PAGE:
In 1346 European traders began to hear reports about earthquakes, floods, locusts, famine, and plague in faraway China. They knew very little then that the plague they were hearing about would follow the same trade routes to the Middle East, North Africa, and Europe that they themselves used. (doc. 1) In five short years, the plague killed between 25 and 45% of the populations it encountered. (doc 2) So how different were the Christian and Muslim responses? In 1348 Christianity and Islam came face to face with the Black Death. (doc. 3A) In truth, Muslims and Christians responded in many different ways. Their ideas for what caused the Black Death were somewhat different from each other also. Even the way they thought they could cure the disease was almost entirely different. With evidence and accounts of people that exist from the Bubonic Plague, one may come to a conclusion that Christians were actually much more out of control than Muslims were during this time of need.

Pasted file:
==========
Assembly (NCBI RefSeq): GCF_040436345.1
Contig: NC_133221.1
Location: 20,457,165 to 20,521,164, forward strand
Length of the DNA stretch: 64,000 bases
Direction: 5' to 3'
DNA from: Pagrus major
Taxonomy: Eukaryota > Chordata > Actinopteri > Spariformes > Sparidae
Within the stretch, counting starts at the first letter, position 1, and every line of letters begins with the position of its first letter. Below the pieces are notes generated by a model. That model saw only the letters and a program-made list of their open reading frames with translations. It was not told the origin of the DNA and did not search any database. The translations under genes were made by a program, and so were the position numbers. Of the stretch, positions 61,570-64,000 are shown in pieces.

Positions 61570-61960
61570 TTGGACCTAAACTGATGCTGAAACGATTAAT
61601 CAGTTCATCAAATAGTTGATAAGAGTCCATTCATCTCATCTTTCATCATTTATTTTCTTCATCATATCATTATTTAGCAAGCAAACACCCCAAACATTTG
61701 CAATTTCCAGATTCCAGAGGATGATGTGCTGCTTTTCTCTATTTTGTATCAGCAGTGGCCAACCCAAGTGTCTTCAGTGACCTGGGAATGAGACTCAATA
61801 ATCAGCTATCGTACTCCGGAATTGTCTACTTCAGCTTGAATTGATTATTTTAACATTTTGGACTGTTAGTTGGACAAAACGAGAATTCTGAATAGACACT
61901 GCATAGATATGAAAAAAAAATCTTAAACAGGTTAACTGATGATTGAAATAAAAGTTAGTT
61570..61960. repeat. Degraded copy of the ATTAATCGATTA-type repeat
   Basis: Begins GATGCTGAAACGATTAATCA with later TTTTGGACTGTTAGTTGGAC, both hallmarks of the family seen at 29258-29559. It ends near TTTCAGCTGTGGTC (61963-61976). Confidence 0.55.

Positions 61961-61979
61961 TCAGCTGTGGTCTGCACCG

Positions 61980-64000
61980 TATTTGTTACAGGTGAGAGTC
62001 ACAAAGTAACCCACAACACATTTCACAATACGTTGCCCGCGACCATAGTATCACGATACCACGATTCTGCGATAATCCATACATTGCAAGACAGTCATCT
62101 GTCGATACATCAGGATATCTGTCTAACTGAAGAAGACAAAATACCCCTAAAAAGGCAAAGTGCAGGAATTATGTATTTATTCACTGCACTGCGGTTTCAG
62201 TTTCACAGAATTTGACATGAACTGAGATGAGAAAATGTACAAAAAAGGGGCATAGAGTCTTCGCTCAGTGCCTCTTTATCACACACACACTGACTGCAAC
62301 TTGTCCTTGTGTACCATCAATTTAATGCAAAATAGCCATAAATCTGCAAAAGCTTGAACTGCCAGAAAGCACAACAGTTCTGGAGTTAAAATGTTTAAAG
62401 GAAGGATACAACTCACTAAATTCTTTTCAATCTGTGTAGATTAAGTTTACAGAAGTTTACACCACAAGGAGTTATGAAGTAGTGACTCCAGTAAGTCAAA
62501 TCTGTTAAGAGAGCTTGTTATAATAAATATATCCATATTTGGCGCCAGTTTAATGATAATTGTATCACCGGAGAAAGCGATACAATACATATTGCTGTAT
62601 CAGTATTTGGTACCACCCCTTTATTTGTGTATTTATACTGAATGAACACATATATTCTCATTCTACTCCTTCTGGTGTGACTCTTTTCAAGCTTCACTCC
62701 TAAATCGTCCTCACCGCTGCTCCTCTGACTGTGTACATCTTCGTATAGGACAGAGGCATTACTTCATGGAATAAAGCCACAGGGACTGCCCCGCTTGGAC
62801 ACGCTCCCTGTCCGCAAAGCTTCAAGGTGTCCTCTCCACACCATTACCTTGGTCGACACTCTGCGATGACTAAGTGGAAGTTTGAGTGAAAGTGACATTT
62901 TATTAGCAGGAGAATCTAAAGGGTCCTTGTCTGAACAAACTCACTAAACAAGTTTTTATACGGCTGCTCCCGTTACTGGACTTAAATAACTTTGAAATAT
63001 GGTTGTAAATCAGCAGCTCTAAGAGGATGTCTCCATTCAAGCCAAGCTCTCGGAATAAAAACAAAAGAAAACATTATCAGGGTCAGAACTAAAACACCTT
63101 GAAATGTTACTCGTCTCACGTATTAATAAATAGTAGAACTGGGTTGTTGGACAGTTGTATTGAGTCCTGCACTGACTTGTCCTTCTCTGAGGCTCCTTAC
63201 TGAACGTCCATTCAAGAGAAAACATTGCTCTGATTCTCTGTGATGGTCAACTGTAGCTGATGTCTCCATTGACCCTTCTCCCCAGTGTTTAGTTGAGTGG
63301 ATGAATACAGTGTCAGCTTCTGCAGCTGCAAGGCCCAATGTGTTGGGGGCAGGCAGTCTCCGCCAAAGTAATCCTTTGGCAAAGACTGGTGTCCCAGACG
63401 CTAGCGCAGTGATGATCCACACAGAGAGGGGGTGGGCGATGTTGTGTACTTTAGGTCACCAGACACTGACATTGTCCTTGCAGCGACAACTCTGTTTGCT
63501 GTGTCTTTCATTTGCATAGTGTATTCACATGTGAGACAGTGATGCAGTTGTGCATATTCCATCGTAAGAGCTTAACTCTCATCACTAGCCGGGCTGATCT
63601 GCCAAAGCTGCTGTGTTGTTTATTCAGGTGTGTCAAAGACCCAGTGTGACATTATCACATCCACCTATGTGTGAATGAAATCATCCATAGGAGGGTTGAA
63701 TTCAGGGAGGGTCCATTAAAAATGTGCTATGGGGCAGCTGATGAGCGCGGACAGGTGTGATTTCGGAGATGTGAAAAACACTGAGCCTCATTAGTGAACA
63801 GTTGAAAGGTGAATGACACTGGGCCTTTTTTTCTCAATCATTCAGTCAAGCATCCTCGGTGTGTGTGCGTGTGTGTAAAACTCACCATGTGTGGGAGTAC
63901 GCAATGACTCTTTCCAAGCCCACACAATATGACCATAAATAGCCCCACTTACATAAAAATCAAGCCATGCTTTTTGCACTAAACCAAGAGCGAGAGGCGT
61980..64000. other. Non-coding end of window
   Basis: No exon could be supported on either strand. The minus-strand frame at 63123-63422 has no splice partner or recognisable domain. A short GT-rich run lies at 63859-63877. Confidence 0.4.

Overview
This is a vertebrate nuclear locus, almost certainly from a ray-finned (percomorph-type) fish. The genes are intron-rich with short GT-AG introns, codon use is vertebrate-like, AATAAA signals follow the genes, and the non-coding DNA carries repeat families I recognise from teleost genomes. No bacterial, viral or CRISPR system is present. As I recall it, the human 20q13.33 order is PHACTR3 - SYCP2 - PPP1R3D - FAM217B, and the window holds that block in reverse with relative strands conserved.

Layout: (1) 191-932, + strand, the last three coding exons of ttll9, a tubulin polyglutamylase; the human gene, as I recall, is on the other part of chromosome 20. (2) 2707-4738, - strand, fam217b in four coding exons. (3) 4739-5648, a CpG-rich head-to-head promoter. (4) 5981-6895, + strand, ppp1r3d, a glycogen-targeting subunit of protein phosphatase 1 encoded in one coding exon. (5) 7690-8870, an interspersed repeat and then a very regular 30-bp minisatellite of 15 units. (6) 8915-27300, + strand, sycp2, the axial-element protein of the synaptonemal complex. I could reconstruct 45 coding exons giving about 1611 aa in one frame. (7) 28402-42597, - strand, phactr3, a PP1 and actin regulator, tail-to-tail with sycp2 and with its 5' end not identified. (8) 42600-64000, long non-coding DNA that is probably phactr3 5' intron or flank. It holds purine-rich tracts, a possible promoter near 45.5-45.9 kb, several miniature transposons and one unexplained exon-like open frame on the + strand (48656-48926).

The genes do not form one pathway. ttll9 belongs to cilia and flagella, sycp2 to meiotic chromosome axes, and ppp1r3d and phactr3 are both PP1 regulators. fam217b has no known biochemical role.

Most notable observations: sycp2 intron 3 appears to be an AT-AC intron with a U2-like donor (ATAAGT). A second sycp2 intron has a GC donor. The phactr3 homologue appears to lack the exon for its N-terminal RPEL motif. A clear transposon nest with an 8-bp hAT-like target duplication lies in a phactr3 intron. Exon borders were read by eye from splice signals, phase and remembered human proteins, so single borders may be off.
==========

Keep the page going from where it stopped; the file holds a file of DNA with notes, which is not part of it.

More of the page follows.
Responses that Christians made were much different from Muslims during the Bubonic Plague. William Dene described Christians as being in such chaos that “The labourers and skilled workmen were imbued with such a spirit of rebellion that neither king, law nor justice would curb them.” (doc. 6) What Dene is basically describing is that because of the Black Death Christians were in such moral disarray that they were starting to become completely out of control. Dene also stated in is writing that “The people for the greater part ever became more depraved, more prone to every vice and more inclined than before to evil and wickedness, not thinking of death nor of the past plague nor of their own salvation.” (doc. 6) Christians were throwing away their religion and were slipping into a life of wickedness and evil. Ibn Battuta describes in that “(As a result of the plague) the people fasted for three successive days… (Afterward they) assembeled in the Great mosque until it was filled to overflowing…...
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